Marina Warner

The Lost Father


Vintage (paperback) UK, 1987
Simon & Schuster (hardback) US, 1987,
(Regional Winner (Eurasia) in the Commonwealth Writers’ Prize
PEN/Macmillan Silver Pen Award, Booker Prize shortlist
Translated into Norwegian, Dutch, German, Italian and French

Like Visconti’s film The Leopard, this magnificent novel paints in sensuous colours the story of a family. It brings to new life the ancient disparaged south of the Italian peninsula, weakened by emigration, silenced by fascism.

According to family legend, David Pittagors died as a result of a duel. His death is the mysterious pivot around which his grand-daughter, an independent modern woman, constructs an imaginary memoir of her mother’s background and life. She follows the family as they emigrate to New York – where they find only humiliation and poverty – and after their return to Italy in the 1920s. As she is drawn by the passions and prejudices of her imagination, we see how family memory, like folk memory, weaves its own dreams.

The Lost Father was reviewed by Patrick Parrinder alongside Salman Rushdie’s The Satanic Verses and David Lodge’s Nice Work in the LRB Vol. 10, No.17 (29 September 1988). The full review, ‘Let’s get the hell out of here’ is available to read here.

The Lost Father is a subtle, lyrical novel, with the suggestion of an outrageous leg-pull about it. Though there is nothing Shandean about Warner’s approach, she is telling a cock-and-bull story of sorts (and an excellent one) … The Lost Father shows a compelling imagination at odds with a sceptical and troubled intelligence: but it also contains more humdrum matter, and some potentially useful digressions.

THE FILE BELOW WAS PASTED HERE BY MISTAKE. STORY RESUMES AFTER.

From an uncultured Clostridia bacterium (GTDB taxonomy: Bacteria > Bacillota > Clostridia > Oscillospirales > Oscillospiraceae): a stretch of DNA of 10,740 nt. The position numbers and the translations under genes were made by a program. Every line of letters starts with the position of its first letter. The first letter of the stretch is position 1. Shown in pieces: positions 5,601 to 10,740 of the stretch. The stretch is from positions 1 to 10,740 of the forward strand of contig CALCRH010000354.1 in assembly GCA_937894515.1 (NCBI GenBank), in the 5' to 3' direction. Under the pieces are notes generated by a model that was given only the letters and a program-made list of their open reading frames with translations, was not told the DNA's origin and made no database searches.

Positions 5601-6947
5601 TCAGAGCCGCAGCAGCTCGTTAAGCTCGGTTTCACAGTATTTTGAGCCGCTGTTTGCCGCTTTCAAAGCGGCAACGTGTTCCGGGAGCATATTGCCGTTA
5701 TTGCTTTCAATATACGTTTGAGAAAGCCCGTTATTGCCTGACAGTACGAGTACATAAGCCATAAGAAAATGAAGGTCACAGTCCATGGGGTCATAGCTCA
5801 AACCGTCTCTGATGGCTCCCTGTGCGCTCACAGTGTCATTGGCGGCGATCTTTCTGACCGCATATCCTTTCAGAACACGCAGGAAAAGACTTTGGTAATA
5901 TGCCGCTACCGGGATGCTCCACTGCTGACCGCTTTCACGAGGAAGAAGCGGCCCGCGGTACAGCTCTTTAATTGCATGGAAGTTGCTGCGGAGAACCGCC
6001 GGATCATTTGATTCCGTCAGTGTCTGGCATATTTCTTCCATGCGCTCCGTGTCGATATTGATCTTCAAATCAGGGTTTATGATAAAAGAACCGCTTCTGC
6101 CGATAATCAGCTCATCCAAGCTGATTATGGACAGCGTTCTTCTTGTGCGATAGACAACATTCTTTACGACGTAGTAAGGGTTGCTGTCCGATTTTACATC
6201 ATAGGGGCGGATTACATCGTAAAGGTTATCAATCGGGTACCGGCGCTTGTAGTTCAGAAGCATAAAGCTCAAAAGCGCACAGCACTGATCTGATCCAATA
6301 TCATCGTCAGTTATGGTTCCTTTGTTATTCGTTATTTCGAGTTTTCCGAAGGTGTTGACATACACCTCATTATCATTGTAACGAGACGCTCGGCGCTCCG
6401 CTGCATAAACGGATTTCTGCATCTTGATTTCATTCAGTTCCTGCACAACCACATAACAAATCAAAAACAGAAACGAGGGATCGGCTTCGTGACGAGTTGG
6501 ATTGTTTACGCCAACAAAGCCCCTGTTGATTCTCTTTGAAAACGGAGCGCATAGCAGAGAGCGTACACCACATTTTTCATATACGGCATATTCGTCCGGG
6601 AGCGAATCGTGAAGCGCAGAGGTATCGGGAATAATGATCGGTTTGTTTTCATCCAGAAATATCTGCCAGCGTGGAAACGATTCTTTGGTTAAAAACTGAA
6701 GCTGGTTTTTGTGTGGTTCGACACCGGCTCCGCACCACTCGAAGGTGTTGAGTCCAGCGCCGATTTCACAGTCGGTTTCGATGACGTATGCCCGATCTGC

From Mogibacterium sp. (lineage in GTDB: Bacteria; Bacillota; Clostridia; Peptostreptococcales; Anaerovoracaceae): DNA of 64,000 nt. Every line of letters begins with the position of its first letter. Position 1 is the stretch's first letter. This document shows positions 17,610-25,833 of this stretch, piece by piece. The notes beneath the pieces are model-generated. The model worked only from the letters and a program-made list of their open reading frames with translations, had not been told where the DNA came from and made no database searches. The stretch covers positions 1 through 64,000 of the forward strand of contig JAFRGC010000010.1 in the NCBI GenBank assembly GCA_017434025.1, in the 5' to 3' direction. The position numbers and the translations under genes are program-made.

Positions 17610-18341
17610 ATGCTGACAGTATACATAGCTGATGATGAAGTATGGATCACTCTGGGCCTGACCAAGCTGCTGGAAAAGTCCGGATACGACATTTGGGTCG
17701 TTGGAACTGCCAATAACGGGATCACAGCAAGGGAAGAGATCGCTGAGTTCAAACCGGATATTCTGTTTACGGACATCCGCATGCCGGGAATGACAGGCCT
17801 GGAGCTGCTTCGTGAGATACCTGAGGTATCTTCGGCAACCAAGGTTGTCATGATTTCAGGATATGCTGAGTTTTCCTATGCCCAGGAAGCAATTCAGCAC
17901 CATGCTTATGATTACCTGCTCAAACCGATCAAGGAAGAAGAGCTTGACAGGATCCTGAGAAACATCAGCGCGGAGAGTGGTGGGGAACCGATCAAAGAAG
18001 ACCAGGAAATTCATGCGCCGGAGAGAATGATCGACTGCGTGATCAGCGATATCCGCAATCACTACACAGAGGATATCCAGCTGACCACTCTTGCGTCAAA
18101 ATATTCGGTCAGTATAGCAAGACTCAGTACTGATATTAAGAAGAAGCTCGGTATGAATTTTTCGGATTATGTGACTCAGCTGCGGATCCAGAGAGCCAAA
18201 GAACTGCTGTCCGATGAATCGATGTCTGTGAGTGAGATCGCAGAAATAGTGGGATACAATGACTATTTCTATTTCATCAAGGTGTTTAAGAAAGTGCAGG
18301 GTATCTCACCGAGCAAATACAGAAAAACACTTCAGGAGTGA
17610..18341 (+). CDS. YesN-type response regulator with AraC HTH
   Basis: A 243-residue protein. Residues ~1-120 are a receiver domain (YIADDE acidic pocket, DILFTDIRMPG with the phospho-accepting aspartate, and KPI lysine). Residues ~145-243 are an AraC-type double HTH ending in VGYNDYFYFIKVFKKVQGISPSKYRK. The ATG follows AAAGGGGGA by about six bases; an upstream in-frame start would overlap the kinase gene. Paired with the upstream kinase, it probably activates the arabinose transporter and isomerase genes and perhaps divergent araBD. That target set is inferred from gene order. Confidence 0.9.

Lucy Scholes wrote about The Lost Father for the Booker Prize website in March 2023, available to read here. Scholes writes:

A lush and densely-drawn inter-generational saga about the mythology and mystery that defines an Italian family, The Lost Father was the novel that established Warner’s reputation as a writer who was equally skilled and as comfortable writing fiction as she was non-fiction. It won widespread critical praise even before the Booker shortlist was announced. It possesses all ‘the pleasures of a literary crossword puzzle’, declared The Guardian. ‘An ambitious novel of rare imaginative power,’ praised the Independent. ‘Marina Warner’s fiction has a slow, dreamy quality that is at once pleasurable and slightly sinister – as in those dreams where you’re mysteriously tethered to one spot, condemned to wander in circles,’ was Lorna Sage’s especially perceptive description in the TLS. Not only is The Lost Father circular in structure – it’s that most devilish of conceits; a novel within a novel – it’s a story about what it means to continually circle a particularly potent and redolent family legend.


‘Marina Warner’s fiction has a slow, dreamy quality that is at once pleasurable and slightly sinister…This is a moving book, and a very bookish one.’

Lorna Sage, The Times Literary Supplement

‘Warner’s language and pace astonish and reward. Her characters, male and female, elderly and children, strike again and again the unexpected true note, whether playing, grieving, lusting, skinning fowl for dinner or complaining about politics.’

Marianne Wiggins, The Sunday Times

‘The Lost Father has all the pleasure of a literary crossword puzzle, combined with a brilliantly realised women’s world…It is Warner’s best novel so far.’

Lorraine Fletcher, The Guardian

An idiosyncratic and haunting novel: lush, slow-paced, sensual, metaphorical and, at the same time, anxiously worrying over the demands of kinship and the trail of history…This is a cultural historian’s novel and the scholarly curiosity that went into Marina Warner’s fine books on female myths and iconography makes for a devotedly careful recreation.’

Hermione Lee, The Observer

Other editions

First published by Chatto & Windus, 1988